1. Overview

In this tutorial, we’ll discuss how to implement stateless objects in Java. Stateless objects are instances of classes with no instance fields.

In Java, all our code must go in a class. When writing an algorithm, we may only need to provide static methods within a class to achieve this.

However, there may be times when we wish to bind our algorithm to a stateless object.

2. Objects Overview Regarding State

When we think about objects in Java, we usually think about objects that contain state in fields, and methods which operate on that state to provide behaviour.

On top of that, we may make objects with unmodifiable fields. These have their state defined at creation time, and are then immutable as their state doesn’t change. In concurrent operations, immutable objects benefit from the same advantages as stateless objects.

Finally, we have objects that have either no fields at all or only compile-time constant fields. These objects are stateless.

Let’s look at why we may wish to use a stateless object.

3. Using a Stateless Object

For our example, let’s take a sorting algorithm that has no state. Let’s choose the Bubblesort as our implementation:

public void sort(int[] array) {
    int n = array.length;
    for (int i = 0; i < n - 1; i++) {
        for (int j = 0; j  array[j + 1]) {
                int swap = array[j];
                array[j] = array[j + 1];
                array[j + 1] = swap;
            }
        }
    }
}

3.1. Multiple Stateless Sorting Implementations

We now want to add the possibility to sort using other sorting algorithms, so we consider the Quicksort algorithm, which is also stateless:

public void sort(int[] array) {
    quickSort(array, 0, array.length - 1);
}
    
private void quickSort(int[] array, int begin, int end) {
    if (begin < end) {
        int pi = partition(array, begin, end);
        quickSort(array, begin, pi - 1);
        quickSort(array, pi + 1, end);
    }
}    

private int partition(int[] array, int low, int high) {
    int pivot = array[high];
    int i = low - 1;
    for (int j = low; j < high; j++) {
        if (array[j] < pivot) {
            i++;
            int swap = array[i];
            array[i] = array[j];
            array[j] = swap;
        }
    }
    int swap = array[i + 1];
    array[i + 1] = array[high];
    array[high] = swap;
    return i + 1;
}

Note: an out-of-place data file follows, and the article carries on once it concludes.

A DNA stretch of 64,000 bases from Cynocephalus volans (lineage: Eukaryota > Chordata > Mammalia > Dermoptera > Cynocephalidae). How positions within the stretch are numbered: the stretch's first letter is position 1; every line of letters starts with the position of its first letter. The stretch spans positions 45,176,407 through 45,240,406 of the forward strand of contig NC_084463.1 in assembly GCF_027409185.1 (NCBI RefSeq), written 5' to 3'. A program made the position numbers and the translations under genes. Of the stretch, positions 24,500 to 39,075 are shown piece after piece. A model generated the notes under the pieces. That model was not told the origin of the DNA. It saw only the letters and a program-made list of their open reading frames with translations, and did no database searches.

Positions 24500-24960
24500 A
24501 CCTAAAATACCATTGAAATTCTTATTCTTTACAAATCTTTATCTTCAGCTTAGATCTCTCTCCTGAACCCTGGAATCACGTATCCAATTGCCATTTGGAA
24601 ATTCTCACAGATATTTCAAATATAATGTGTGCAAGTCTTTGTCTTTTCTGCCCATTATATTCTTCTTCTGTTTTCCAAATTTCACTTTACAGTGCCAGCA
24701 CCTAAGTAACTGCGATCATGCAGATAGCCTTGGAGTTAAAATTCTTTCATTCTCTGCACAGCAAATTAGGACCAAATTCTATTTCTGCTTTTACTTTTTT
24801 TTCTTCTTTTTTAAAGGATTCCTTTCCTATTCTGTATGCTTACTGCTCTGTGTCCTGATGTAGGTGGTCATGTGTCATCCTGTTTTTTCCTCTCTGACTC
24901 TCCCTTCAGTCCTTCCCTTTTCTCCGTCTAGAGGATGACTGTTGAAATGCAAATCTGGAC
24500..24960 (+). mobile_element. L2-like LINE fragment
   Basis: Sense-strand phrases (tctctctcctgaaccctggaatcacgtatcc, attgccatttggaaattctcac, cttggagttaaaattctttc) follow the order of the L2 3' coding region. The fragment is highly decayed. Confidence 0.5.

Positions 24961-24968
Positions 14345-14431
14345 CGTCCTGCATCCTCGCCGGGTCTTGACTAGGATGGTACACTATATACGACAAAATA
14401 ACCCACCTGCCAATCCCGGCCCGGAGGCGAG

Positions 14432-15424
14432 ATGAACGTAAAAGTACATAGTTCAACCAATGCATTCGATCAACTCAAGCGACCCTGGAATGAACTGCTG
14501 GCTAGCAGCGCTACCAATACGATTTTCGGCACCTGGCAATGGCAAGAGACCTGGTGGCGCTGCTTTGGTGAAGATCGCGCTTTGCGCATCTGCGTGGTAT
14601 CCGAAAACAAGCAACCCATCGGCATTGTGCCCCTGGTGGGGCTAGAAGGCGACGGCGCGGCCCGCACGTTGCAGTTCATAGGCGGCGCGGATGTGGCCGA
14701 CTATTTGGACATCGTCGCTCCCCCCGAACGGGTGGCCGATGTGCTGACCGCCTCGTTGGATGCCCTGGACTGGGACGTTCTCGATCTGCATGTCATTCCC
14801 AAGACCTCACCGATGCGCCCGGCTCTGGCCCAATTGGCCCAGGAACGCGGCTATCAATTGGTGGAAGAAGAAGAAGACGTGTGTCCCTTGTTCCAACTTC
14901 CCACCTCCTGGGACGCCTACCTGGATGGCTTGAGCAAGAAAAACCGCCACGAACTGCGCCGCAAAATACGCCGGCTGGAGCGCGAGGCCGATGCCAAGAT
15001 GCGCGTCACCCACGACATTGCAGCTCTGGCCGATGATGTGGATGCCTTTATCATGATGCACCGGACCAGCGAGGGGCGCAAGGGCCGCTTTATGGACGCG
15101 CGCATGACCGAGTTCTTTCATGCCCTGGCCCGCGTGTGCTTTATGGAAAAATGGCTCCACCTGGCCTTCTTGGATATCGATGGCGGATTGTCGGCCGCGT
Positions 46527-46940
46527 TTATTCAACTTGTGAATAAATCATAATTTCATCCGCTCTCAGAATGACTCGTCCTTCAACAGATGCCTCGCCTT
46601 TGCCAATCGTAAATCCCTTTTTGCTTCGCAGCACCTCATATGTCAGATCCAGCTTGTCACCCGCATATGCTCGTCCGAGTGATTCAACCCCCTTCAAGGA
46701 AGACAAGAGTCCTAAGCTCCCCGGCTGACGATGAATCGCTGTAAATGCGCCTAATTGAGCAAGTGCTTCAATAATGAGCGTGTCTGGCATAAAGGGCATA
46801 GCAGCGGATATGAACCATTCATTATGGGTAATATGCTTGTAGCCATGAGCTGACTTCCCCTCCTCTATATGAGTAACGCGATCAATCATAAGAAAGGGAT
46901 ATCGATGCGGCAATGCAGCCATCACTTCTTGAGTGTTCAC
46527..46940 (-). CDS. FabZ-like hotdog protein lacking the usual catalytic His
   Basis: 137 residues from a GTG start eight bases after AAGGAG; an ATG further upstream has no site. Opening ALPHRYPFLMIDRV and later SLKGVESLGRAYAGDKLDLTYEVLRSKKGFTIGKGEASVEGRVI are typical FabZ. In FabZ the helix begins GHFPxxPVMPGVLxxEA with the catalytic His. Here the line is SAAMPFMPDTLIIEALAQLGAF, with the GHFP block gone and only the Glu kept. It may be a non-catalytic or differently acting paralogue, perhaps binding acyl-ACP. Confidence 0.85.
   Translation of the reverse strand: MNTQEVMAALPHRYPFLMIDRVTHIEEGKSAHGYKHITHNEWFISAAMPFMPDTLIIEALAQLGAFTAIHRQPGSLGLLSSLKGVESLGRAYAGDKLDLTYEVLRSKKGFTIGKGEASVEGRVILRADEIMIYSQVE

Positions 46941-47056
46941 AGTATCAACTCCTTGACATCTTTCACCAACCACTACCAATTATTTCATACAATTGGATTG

3.2. Choosing Between Implementations

Let’s say that the decision on which algorithm to use is made at runtime.

We need a way to select the right sorting algorithm at runtime. For this, there’s a design pattern we use called the Strategy design pattern.

To implement the Strategy pattern in our case, we’d create an interface called SortingStrategy that contains the signature of the sort() method:

public interface SortingStrategy {   
    public void sort(int[] array);
}

We can now implement each of our sorting strategies as stateless objects that implement this interface. This allows us to switch to whichever implementation we like, while our consuming code uses whichever sorting object is passed to it:

public class BubbleSort implements SortingStrategy {

    @Override
    public void sort(int[] array) {
        // Bubblesort implementation
    }
}

public class QuickSort implements SortingStrategy {

    @Override
    public void sort(int[] array) {
        // Quicksort implementation
    }
    // Other helpful methods
}

Here our classes contain no fields and therefore have no state. However, since there is an object, it can satisfy the common interface we’ve defined for all sorting algorithms – SortingStrategy.

3.3. Singleton Stateless Implementations

We want to introduce a way to provide the user with the chosen sorting strategy. Since the classes are stateless, we don’t need more than one instance from any of them. Therefore, we can do this using the Singleton design pattern.

We can achieve this pattern for instances of a strategy, by using Java enum.

Let’s switch from the class type to enum and add just one constant – INSTANCE. This constant is effectively a single stateless instance of that particular sorting algorithm. As enum can implement a Java interface, this is a neat way to provide a singleton of a strategy object:

public enum BubbleSort implements SortingStrategy {
    
    INSTANCE;

    @Override
    public void sort(int[] array) {
        // Bubblesort implementation
    }
}

public enum QuickSort implements SortingStrategy {
    
    INSTANCE;

    @Override
    public void sort(int[] array) {
        // Quicksort implementation
    }
    // Other helpful methods
}

3.4. Testing the Sorting Strategies

Finally, we write tests to make sure both sorting strategies work and can be easily maintained:

@Test
void givenArray_whenBubbleSorting_thenSorted() {
    int[] arrayToSort = {17, 6, 11, 41, 5, 3, 4, -9};
    int[] sortedArray = {-9, 3, 4, 5, 6, 11, 17, 41};
        
    SortingStrategy sortingStrategy = BubbleSort.INSTANCE;
    sortingStrategy.sort(arrayToSort);
    assertArrayEquals(sortedArray, arrayToSort);
}
    
@Test
void givenArray_whenQuickSortSorting_thenSorted() {
    int[] arrayToSort = {17, 6, 11, 41, 5, 3, 4, -9};
    int[] sortedArray = {-9, 3, 4, 5, 6, 11, 17, 41};
        
    SortingStrategy sortingStrategy = QuickSort.INSTANCE;
    sortingStrategy.sort(arrayToSort);
    assertArrayEquals(sortedArray, arrayToSort);
}

4. Conclusion

In this article, we explored stateless objects in the Java language.

We saw that stateless objects are useful for keeping algorithms that don’t require state and we also looked at how to implement the strategy pattern.

As usual, the code snippets can be found over on GitHub.

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